In January, when history professor Karen Miller first arrived in Manila, the Philippines, she expected to spend several months studying internal migration patterns in the Southeast Asian country. As a Fulbright Scholar on sabbatical from her job at LaGuardia Community College, she quickly enrolled her eleven-year-old son in an elementary school program and began to settle in.
Like the parents of public or private school kids, parents who homeschool also have to adjust to shelter-in-place orders because for some, homeschool doesn’t mean you are at home all of the time.
Monument Valley, Utah, is the desert backdrop for many famous old Western movies. And even today, kids in the valley are doing their homework the way they did in the 1950s: offline. “There’s a lot of kids that don’t have even electricity at home,” said Spencer Singer, principal at Monument Valley High School.
The end of the traditional school year is almost here, but the majority of school-aged children have been out of school for at least a month. Many local public and private school parents are facing a major lifestyle shift dealing with new schedules, childcare issues, and schoolwork requirements.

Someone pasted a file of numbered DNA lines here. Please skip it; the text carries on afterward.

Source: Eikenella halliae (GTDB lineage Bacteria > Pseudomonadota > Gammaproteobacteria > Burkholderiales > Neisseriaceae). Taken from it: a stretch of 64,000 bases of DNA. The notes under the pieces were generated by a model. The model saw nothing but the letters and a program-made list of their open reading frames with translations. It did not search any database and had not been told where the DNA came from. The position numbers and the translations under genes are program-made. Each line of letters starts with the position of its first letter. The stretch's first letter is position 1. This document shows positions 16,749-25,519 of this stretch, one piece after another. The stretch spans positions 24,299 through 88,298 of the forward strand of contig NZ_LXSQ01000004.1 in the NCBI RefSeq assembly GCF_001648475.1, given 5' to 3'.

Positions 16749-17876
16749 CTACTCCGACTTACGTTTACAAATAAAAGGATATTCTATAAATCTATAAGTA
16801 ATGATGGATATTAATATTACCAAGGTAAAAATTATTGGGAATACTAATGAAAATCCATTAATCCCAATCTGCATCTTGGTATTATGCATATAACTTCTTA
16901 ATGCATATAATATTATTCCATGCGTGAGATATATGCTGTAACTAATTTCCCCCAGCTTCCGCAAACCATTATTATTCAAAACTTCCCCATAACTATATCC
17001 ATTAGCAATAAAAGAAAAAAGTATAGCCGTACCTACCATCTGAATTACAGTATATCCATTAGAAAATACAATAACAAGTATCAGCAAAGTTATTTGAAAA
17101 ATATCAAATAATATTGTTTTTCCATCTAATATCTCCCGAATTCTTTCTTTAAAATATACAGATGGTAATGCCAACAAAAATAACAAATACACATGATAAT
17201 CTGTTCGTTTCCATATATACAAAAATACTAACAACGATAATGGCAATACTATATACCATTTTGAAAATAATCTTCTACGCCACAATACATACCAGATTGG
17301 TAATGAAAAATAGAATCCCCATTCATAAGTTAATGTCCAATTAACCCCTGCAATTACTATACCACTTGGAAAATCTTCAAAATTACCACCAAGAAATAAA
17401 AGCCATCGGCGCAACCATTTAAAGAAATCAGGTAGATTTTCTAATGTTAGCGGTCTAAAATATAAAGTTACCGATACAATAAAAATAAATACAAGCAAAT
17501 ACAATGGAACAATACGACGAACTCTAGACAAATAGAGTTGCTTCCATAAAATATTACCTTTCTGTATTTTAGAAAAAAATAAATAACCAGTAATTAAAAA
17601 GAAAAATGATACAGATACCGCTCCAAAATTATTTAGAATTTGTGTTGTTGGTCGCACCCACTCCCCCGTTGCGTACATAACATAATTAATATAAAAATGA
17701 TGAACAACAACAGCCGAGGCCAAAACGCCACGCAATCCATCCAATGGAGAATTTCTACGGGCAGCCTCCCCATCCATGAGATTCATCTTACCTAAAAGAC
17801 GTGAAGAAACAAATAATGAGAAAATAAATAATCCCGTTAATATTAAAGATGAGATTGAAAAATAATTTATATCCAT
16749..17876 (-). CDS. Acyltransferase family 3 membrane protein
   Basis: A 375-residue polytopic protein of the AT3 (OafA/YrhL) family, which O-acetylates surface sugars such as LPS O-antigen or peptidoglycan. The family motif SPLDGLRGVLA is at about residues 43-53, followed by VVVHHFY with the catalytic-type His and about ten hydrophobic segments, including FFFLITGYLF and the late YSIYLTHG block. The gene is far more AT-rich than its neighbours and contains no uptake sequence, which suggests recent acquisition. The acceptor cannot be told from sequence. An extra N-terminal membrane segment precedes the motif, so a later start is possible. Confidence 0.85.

Parents who homeschool their children are accustomed to teaching at home, and have been even before the closing of schools forced others to do so, but even their lessons face some change due to the lockdown.The restrictions in place to protect the public from COVID-19 have stopped homeschooling groups’ physical meetings, field trips and extracurricular activities, but homeschool parents say there is ample opportunity for parents to teach and bond with children.”I find, because we’re home